Additionally there is this lack of fiscal accountability.
    Ask any Cuban functionary how much they expend per person in this health care system or also on the so call “free education”. Let us know what they say. I suspect none can answer those questions.

  • June 24, 2010 at 6:54 am
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    Yusimi, that was a great article. It raises very painful questions, and I hear your cry for the suffering of our must vulnerable citizens, the children.
    However, the realities of the Health Systems are such, that there is not a country on earth where the health resources are enough for the needs demanded. In the Cuban case, the Goverment determines where, how and when to use those resources, and lets face it, some recipients are lucky and others are less than please, no way to “fix” this. In the case of other countries, the resources are determined by their own people and what they can demand of their goverments by means of legislation and also augmented by private citizens organizations. One system is a fixed hand-out at the whim of bureaucrats, the other one, even thou painful and unfair a lot of times, has at least a chance to evolve and grow.
    Free, unlimited and equally distributed medical care is an utopia, no matter where and how much we try.
    Over the years, hand-outs, welfare, brings complacency. Struggle, fight, freedom of choise, brings progress.

  • June 24, 2010 at 5:26 am
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    Generally, Cubans don’t know how good they have it. Of course there are problems, and the coordinator class offends the intentions of Guevara and keeps real self-driven impetus and self-management suppressed.
    I think Cuba only spends $330 per person on health care, including dentistry, per year. They can do this because they really, truly value human beings before capital, and because they focus on preventative care.

    Some friends of mine, when I was there, were enjoying relaxation that no other country gives its sick… 3 months off after a major illness, and 2 months off for his wife to care for him. Having all the basics provided for them, they have some of the most advanced culture of any small city I’ve ever been to, because a huge mass can afford to be nearly full time artists. Free vacations at world class resorts, incredibly cheap, world class beverages, you can get 15 cent cocktails in central Habana. Free world class education, an intellectual culture the likes of which I’ve never come across in all my travels, etc. etc.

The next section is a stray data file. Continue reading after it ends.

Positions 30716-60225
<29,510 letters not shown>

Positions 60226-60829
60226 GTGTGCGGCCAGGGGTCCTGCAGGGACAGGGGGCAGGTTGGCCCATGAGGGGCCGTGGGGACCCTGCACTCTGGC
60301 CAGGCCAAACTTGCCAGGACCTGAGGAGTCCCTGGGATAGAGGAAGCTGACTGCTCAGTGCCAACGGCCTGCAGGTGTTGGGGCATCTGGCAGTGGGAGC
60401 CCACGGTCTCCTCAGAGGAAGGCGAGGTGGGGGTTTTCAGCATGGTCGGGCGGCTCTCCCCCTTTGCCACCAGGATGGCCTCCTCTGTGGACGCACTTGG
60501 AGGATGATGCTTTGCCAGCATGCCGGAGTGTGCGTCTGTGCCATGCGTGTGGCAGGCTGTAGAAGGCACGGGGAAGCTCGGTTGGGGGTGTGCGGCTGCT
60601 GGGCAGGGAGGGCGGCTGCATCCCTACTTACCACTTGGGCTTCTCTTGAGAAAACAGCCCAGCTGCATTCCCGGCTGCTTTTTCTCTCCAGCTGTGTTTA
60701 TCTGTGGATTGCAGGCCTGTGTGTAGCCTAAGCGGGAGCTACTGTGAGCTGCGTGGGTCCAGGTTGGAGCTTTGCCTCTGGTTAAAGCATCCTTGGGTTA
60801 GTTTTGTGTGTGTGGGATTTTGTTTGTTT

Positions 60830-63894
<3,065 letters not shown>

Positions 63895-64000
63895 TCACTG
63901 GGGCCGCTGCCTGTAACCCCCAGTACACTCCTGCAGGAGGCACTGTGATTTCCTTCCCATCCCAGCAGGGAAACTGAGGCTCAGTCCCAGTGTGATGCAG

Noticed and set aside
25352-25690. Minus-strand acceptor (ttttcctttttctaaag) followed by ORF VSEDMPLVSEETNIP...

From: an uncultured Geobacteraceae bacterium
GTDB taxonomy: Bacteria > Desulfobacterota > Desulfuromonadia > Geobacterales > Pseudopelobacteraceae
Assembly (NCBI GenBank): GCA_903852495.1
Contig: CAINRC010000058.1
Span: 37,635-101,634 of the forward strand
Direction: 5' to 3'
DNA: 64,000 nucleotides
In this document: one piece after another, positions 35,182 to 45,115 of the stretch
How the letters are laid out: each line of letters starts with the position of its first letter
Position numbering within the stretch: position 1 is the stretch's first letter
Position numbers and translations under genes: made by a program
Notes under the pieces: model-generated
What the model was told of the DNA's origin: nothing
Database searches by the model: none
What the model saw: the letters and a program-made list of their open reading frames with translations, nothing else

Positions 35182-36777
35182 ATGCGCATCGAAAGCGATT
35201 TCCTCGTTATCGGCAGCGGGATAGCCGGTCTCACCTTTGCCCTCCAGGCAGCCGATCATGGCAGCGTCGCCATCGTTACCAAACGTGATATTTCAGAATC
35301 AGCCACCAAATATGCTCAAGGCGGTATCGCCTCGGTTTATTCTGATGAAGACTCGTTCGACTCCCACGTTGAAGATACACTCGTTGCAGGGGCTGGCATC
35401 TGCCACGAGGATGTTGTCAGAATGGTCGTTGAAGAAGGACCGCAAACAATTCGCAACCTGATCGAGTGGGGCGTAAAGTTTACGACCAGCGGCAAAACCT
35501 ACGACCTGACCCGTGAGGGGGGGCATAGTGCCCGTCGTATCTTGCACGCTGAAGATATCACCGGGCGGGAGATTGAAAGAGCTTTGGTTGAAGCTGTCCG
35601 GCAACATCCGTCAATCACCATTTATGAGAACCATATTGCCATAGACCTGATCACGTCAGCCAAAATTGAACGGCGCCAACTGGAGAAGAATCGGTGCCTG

Cubans, need to stop griping and start building on the treasure trove of what they DO have, and get the momentum back up to speed from the initial revolutionary stage. The gains have been huge in just 50 years (thanks to Guevara mostly IMO) – from two thirds illiteracy (at least), probably one of the highest infant mortality rates in the world, unemployment of up to %75 in the off cane season (el tiempo muerto), etc., etc. Communism has been good for Cuba, no one can look at the facts and argue against that.

  • June 24, 2010 at 5:09 am
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    Julio, study Canadian health care and read Parecon: Life After Capitalism. Read up on remuneration based on effort and sacrifice, also say proportionate to stake and balanced rotation of roles. To see how you build incentive for hard work and innovation, without the corruption of markets, which even Hayek admitted, tend towards monopoly, or the leveraging of wealth for more (asymetrical) control of wealth (and discourse).

  • June 23, 2010 at 9:50 pm
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    This article is just Cuban propaganda. How many 8-year-olds are getting heart transplants in Cuba these days? My guess is none. Meanwhile, people die every day in Cuba because the “health care” system doesn’t have basic medicines and equipment. Hell, I know a person whose mother died because the ambulance didn’t have enough gas to get to the hospital. Cuba is a mess, from top to bottom. It’s time for the people here to admit it.

  • June 23, 2010 at 8:01 pm
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    How very true. In Canada we have free health care.The fact that people die in the streets in the USA or insurance companies employ workers to find loopholes to deny coverage is a shame. The people need to wake up. Populations are aging and health care is more needed. I believe that universal free health care is a right. The USA got it wrong(big surprise).In the USA healthcare is a business like selling shoes or food.
    No wonder the sun is setting on their empire. Their economy is in ruins and they wonder why.It is because all around them people are dying.

  • June 23, 2010 at 7:42 pm
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    Yeap Yusimi you got this right
    I will be one to write this

    “Someone could argue that our health care isn’t really free, because the money the State uses in health and education is what it takes from our pay checks on the job, with the result being our so very low wages.”

    Now your reply is
    “It’s possible, but like I said before, that right here is guaranteed even for those who have never worked.”

    My question then is do you think this is fair? Is it fair the lazy and the ones that does not want to move the country or himself forward be given this benefit? Is it fair to you who push to improve yourself and your life to be dragging all the lazy ones? Every society has them. We have them here in the US too. It is sad to see how many are living from welfare instead of working and learning new things.

    Why are we to support such laziness?